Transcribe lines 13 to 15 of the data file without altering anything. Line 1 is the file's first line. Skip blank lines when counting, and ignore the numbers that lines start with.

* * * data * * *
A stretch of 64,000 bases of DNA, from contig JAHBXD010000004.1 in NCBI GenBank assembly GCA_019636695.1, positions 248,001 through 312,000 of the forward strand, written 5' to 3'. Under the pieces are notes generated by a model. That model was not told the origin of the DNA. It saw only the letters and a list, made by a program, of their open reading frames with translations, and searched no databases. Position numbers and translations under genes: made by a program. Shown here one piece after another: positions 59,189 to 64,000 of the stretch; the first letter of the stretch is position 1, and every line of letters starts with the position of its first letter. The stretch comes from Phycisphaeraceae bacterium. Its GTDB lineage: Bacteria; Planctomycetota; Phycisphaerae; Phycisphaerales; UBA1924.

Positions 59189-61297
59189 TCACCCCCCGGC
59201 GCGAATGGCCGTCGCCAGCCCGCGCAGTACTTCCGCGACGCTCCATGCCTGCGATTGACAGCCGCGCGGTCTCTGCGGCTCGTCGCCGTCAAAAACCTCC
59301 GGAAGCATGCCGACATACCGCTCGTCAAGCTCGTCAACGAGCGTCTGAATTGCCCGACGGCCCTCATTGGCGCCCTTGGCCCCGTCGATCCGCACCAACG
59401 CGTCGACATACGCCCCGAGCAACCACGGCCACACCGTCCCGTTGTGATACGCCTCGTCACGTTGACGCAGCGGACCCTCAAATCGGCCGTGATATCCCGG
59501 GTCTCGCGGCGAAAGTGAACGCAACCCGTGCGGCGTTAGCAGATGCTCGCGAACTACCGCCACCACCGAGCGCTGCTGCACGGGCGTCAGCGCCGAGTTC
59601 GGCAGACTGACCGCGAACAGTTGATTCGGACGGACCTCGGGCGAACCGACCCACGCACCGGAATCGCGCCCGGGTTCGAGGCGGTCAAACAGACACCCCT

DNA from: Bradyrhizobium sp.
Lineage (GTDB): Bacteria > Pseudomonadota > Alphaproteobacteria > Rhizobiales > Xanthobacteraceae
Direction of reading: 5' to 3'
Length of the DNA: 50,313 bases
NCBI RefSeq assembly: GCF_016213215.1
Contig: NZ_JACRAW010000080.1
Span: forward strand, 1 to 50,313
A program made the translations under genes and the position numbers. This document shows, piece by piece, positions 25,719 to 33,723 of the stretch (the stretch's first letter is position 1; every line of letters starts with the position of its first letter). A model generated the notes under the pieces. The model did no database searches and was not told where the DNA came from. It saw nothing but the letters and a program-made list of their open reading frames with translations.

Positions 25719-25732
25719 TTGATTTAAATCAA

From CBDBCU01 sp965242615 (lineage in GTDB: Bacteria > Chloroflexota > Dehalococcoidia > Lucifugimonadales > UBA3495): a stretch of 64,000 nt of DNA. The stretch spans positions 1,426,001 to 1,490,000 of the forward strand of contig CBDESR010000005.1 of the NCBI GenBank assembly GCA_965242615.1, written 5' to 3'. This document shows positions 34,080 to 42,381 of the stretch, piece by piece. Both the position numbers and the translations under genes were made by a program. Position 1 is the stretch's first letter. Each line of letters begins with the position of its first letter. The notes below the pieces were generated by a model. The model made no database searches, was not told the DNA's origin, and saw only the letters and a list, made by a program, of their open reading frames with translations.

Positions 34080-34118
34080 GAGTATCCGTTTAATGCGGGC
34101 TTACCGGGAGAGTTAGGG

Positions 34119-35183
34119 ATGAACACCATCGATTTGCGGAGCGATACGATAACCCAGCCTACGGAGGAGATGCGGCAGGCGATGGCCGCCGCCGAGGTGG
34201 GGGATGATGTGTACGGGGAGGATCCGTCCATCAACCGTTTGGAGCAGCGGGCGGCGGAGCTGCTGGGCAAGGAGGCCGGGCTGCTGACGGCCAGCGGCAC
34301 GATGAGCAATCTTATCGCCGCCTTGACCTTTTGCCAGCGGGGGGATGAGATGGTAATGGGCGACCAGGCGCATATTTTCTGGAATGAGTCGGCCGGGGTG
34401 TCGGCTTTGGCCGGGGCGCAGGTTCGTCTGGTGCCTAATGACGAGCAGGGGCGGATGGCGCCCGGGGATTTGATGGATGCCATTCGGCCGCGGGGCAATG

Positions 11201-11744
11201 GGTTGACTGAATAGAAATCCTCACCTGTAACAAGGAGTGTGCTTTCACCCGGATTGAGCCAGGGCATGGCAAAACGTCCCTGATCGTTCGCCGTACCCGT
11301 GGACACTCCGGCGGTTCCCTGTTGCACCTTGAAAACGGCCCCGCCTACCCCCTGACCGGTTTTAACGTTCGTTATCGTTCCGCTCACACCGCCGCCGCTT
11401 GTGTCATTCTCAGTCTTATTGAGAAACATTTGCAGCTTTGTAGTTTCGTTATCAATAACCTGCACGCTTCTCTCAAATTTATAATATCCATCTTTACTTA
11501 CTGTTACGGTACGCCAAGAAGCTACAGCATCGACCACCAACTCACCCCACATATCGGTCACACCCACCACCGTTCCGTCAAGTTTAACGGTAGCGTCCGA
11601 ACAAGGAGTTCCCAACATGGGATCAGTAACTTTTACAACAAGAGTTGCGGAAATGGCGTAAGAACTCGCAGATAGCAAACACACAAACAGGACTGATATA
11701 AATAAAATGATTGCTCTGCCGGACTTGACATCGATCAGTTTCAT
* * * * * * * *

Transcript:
NCBI RefSeq assembly: GCF_016213215.1
Contig: NZ_JACRAW010000080.1
Span: forward strand, 1 to 50,313